I am a professional working on the field of electrical power engineering and I know what I’m doing.
During this repair you are dealing with 230VAC mains voltage which can be lethal if one gets electric shock from it. Always remember to detach the power plug when dealing with internal wiring. I shall not take any responsibility for any property damage or personal injuries which could occur during following this guide. If you don’t completely understand content of this guide, then don’t do repairing by yourself but instead ask some electrician to do it.
My mother told that her Bernina Record 830 sewing machine (from 70’s) started to make odd hissing and emitted weird odor from it’s motor compartment. I opened it and noticed that motor/RFI-interference capacitor pack was leaking. One might find new capacitor pack in the ebay, but thanks to Swiss engineering there is a schematics and component values printed on a capacitor pack so one can make a new pack out of separate capacitors. Capacitors need to be mains rated.
Two 2000pF (2nF) X1/Y2 capacitors
One 60nF (0.06uF) X1 capacitor (replaced this with 47nF)
One 20nF (0.02uF) X1 capacitor
Heat shrink tube or eletrical insulation tape to cover capacitor legs/soldering joints
Suitable insulated wire (I used 0.5mm diameter speaker wire altough it is not allowed for 230VAC installations, but still it is thicker and better insulated than machine’s original internal wires)
I managed to find all the capacitor’s from old CRT TV circuit board. I first tested the circuit by soldering them together in the air with test wires. For testing, I recommend to make extension cord in which 60 watt incandescent light is connected in series with sewing machine. This way, if there is a short circuit, one doesn’t blow a fuse or cause more damage to machine under repair. Machine worked perfectly with new capacitors, so I fitted them separately in the motor compartment and soldered new wires between them.
1. Final position for two 2000pF capacitors (blue ones)
2. Final position for the 20nF capacitor (the yellow one)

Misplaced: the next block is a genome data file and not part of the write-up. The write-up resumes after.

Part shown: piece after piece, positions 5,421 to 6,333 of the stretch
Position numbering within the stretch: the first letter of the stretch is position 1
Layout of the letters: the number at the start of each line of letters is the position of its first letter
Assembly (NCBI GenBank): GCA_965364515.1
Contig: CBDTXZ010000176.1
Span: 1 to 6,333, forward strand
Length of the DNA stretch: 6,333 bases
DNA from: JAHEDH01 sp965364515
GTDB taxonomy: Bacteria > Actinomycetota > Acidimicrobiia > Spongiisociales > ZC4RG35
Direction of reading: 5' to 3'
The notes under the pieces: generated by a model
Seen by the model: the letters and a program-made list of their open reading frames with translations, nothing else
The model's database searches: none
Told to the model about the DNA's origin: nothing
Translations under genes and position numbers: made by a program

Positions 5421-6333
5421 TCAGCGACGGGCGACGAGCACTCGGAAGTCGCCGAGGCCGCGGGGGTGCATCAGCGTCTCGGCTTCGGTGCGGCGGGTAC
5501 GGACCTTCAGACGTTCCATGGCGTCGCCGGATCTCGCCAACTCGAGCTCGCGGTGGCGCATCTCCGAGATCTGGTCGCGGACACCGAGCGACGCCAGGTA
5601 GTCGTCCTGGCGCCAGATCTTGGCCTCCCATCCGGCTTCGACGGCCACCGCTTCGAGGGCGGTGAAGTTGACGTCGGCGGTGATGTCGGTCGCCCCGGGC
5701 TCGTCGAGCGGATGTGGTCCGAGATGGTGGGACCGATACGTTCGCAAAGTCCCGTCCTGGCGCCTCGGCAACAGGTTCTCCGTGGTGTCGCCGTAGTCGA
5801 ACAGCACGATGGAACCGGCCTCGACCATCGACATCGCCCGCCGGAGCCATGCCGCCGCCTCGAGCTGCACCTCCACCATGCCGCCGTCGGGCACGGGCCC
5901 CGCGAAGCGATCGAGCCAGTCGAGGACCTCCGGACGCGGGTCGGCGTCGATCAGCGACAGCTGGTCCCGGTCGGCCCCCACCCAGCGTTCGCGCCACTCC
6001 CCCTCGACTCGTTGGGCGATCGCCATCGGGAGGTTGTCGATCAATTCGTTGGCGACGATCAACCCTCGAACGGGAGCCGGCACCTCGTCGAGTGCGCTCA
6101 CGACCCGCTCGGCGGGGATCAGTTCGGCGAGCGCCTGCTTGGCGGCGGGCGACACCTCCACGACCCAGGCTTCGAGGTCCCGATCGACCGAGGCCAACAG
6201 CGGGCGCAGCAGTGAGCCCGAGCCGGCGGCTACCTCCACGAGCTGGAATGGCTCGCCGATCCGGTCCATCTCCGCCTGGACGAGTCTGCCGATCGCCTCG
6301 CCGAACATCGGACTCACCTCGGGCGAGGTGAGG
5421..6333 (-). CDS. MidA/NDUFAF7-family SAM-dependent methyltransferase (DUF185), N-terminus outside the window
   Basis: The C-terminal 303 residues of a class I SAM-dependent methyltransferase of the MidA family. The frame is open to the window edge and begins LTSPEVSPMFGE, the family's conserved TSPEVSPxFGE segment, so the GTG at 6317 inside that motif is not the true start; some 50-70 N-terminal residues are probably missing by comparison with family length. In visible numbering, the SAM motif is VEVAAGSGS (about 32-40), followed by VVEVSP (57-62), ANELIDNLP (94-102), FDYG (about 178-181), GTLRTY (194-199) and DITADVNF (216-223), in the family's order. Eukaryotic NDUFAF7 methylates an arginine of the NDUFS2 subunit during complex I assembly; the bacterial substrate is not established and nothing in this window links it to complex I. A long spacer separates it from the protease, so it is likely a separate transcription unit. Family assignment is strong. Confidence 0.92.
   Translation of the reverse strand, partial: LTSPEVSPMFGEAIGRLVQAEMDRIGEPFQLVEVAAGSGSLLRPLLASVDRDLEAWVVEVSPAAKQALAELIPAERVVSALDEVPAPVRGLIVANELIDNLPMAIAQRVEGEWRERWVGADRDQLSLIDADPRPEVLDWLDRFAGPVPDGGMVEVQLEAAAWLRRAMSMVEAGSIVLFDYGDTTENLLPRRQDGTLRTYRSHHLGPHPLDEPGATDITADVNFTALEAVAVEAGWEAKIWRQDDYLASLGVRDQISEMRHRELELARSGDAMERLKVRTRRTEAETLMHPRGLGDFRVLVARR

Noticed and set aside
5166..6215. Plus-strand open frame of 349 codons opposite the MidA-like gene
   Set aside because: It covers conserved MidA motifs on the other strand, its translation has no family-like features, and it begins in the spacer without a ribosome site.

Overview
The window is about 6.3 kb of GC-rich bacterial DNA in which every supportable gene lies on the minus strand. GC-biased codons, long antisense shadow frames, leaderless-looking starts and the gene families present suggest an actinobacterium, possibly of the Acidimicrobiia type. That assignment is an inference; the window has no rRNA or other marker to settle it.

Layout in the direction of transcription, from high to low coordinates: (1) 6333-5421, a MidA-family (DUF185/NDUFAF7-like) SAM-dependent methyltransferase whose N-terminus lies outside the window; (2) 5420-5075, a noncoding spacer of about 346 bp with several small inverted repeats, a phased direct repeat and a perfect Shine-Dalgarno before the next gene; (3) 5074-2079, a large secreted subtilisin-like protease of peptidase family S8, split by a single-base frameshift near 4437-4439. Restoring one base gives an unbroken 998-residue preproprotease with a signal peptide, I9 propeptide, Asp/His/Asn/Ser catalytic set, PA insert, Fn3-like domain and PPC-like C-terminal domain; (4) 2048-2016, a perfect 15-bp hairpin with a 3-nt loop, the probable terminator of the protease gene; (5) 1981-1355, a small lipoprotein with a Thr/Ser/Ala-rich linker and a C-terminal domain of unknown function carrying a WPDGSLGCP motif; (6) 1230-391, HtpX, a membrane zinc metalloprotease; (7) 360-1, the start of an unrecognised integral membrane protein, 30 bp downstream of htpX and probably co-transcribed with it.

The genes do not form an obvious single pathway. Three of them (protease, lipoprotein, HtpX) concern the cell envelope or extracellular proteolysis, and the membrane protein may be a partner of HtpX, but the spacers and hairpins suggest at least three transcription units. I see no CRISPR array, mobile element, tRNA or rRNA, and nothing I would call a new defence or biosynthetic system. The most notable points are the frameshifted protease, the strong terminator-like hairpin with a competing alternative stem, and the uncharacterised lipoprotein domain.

3. Final position for the 60nF capacitor (the red one)
Only problem was, that only place where 60nF capacitor would fit, is on the front side of the motor (when machine is placed in operating position). This prevents the installation of motor compartment cover (facing the machine chassis), so machine “loses” it’s double insulation (class 2 electrical appliance in EU area with so called “europlug”). Finger protection is on a same level than before.
It might be possible to install the 60nF capacitor in the hollow next to 20nF capacitor, but I didn’t want to do that, since in there it blocks the hole used to replace motor brushes. OK, the only disadvantage is that in case brushes have to be replaced, one has to open to motor compartment like in this repair, but still. My suggestion is to make a new plastic or plexiglass compartment on top of the motor compartment for new capacitors.
Also, there are wires going to lamp and to the bottom block so I wouldn’t count on the double insulation, considering this machine is made in the 70’s when regulations for electrical appliances were less strict compared nowadays regulations. I’m planning to convert this machine to class 1 appliance (protective earthed) by drilling a hole to machine’s chassis, installing earthing point to it and replacing the original 2-wire power cord with 3-wire earthed cord. I’m also going to buy stand-alone residual current device (RCD) to be used with the sewing machine.
Operational again. Let’s see if it’ll last next ~40 years with new caps. Under the sewing machine there is a broken subwoofer also waiting to be repaired.
Modified extension cord with E27-socket connected in series with AC outlets. Cord is meant for testing purposes only and it prevent’s blowing the fuse and doing more damage in appliance under repair in case of a short circuit.
As one can see, this extension cord is against electrical regulations even without bulb socket connected to it.
1. Powerplug is so called europlug meant to be used with double insulated class 2 appliances
2. Power cord is only single-insulated
3. Sockets are class 0 sockets with no protective earthing contact and meant to be used in dry areas only. With this kind of sockets, cord plug should be class 0 type with round shape so it won’t fit to class 1 wall sockets
For appliance classes, see Appliance classes in Wikipedia